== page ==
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A quick guide to forming an LLC in California

If you are planning to start a business in California, you may be interested in the limited liability company structure. An LLC is one of the most popular forms of businesses because of the liability and tax advantages. Whether you want to start a single- or multiple-member LLC, you may have several questions about the process.

Thankfully, forming an LLC is easy as long as you follow the right tips and seek legal counsel. Here are some necessary steps to starting an LLC in California:

Select a name

Your LLC may not contain any of the following words:

  • Bank
  • Insurance company
  • Insurer
  • Corporation
  • Incorporated
  • Trust
  • Trustee

Additionally, your business name must not be misleading or too similar to another business name in the records of the California Secretary of State. You can search the business name database and then reserve your desired name. Reserving a name comes with a $10 fee.

Submit articles of organization

To officially create a California LLC, you must file Form LLC-1, Articles of Organization. This document must include:

  • The company name
  • The purpose of the company
  • The company address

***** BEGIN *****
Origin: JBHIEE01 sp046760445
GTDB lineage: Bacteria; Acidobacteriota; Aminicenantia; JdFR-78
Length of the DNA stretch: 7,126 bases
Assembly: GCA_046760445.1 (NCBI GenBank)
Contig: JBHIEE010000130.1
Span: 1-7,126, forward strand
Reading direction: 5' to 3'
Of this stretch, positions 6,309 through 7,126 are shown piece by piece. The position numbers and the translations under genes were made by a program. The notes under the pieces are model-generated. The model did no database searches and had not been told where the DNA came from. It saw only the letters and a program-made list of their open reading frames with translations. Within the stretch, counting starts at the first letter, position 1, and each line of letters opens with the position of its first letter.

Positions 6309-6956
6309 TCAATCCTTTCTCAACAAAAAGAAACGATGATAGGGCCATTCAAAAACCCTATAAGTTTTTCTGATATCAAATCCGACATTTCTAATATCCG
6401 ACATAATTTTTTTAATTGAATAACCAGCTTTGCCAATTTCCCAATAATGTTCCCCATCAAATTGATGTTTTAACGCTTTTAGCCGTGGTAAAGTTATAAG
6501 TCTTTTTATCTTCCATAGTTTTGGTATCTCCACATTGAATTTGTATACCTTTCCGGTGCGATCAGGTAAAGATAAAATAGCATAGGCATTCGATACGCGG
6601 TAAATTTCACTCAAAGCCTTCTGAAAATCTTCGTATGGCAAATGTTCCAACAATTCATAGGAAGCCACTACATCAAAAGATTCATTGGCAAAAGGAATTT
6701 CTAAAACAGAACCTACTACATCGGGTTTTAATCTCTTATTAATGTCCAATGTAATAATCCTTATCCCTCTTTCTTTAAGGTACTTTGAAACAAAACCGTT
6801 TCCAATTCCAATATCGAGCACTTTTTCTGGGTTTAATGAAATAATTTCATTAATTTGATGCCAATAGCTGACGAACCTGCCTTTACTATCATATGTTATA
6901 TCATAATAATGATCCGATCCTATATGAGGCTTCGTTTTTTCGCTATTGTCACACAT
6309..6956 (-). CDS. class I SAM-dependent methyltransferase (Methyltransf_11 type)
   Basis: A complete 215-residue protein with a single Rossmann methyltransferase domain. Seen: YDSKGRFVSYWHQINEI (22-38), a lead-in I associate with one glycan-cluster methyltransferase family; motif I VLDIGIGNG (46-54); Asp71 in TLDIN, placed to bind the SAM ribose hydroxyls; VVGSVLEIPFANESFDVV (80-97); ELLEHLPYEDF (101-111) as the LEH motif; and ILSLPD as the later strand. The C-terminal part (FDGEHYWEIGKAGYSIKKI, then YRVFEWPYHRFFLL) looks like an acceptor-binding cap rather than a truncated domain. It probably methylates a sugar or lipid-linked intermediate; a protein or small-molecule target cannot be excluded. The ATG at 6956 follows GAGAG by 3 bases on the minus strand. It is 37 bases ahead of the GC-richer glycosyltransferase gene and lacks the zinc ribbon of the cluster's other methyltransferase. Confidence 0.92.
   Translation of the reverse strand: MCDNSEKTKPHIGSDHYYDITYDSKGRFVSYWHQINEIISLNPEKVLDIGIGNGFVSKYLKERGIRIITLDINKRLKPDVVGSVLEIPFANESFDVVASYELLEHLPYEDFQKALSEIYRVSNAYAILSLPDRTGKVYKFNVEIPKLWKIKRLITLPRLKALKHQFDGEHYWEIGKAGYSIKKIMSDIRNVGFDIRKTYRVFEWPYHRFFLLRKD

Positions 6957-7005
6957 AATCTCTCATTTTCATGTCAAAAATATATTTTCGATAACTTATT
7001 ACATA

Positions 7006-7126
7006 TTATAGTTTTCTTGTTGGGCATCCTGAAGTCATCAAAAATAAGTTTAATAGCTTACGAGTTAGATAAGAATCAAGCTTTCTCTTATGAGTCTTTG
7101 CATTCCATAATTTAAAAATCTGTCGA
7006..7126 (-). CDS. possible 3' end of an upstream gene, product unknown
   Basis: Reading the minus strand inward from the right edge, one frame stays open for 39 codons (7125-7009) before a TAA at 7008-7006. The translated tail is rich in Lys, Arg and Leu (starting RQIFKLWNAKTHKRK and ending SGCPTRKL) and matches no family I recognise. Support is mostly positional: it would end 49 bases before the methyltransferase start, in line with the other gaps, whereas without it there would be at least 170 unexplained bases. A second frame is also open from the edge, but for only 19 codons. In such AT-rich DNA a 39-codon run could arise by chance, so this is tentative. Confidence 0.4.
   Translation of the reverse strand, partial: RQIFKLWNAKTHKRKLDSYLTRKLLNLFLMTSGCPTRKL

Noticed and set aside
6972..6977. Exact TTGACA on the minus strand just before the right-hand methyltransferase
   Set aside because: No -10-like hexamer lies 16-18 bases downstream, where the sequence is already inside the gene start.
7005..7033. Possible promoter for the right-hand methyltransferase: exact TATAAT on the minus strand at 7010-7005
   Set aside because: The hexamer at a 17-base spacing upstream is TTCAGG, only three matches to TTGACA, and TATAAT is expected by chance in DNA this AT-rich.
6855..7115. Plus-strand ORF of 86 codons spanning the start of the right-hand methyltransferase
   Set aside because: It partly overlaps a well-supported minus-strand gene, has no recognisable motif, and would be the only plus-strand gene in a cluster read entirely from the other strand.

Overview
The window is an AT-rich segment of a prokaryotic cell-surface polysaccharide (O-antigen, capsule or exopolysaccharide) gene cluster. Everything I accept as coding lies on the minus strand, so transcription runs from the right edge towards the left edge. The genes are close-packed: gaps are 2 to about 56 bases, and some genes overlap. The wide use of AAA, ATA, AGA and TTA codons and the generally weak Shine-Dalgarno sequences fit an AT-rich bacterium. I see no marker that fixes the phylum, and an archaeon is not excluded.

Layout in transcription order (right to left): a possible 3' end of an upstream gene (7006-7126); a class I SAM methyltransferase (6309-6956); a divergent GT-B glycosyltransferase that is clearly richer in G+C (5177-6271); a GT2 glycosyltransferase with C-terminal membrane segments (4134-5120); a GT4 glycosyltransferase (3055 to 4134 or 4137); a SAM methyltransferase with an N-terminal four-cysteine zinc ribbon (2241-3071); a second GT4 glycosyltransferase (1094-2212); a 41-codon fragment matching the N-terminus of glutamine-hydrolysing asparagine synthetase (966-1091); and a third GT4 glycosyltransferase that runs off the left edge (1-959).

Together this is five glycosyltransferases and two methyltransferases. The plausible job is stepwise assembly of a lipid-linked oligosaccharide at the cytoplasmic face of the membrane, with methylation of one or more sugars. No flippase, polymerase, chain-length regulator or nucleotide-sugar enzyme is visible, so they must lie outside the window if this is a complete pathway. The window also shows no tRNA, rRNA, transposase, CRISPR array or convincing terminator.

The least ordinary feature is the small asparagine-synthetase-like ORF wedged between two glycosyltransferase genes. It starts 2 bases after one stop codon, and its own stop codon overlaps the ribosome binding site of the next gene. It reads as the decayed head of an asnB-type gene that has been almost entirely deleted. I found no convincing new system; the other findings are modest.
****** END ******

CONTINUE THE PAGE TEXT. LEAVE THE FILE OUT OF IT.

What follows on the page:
• Management details

The fee for filing this document is $70.

Choose an agent

You must appoint an agent for your LLC. This person accepts legal papers if your LLC is ever a defendant in a lawsuit. The agent must live in California. 

Submit a Statement of Information form

You must file Form LLC-12 within 90 days of submitting your Articles of Organization. This document must contain the following details:

  • The LLC name
  • The file number from the California Secretary of State
  • The name and address of the agent
  • The address of the executive office
  • The names and addresses of any CEOs, managers or members
  • An email address
  • A description of the principal business activity

The fee for submitting this form is $20.

This is just a basic guide to starting an LLC. Forming a business comes with many other responsibilities, such as paying state taxes and complying with regulations.

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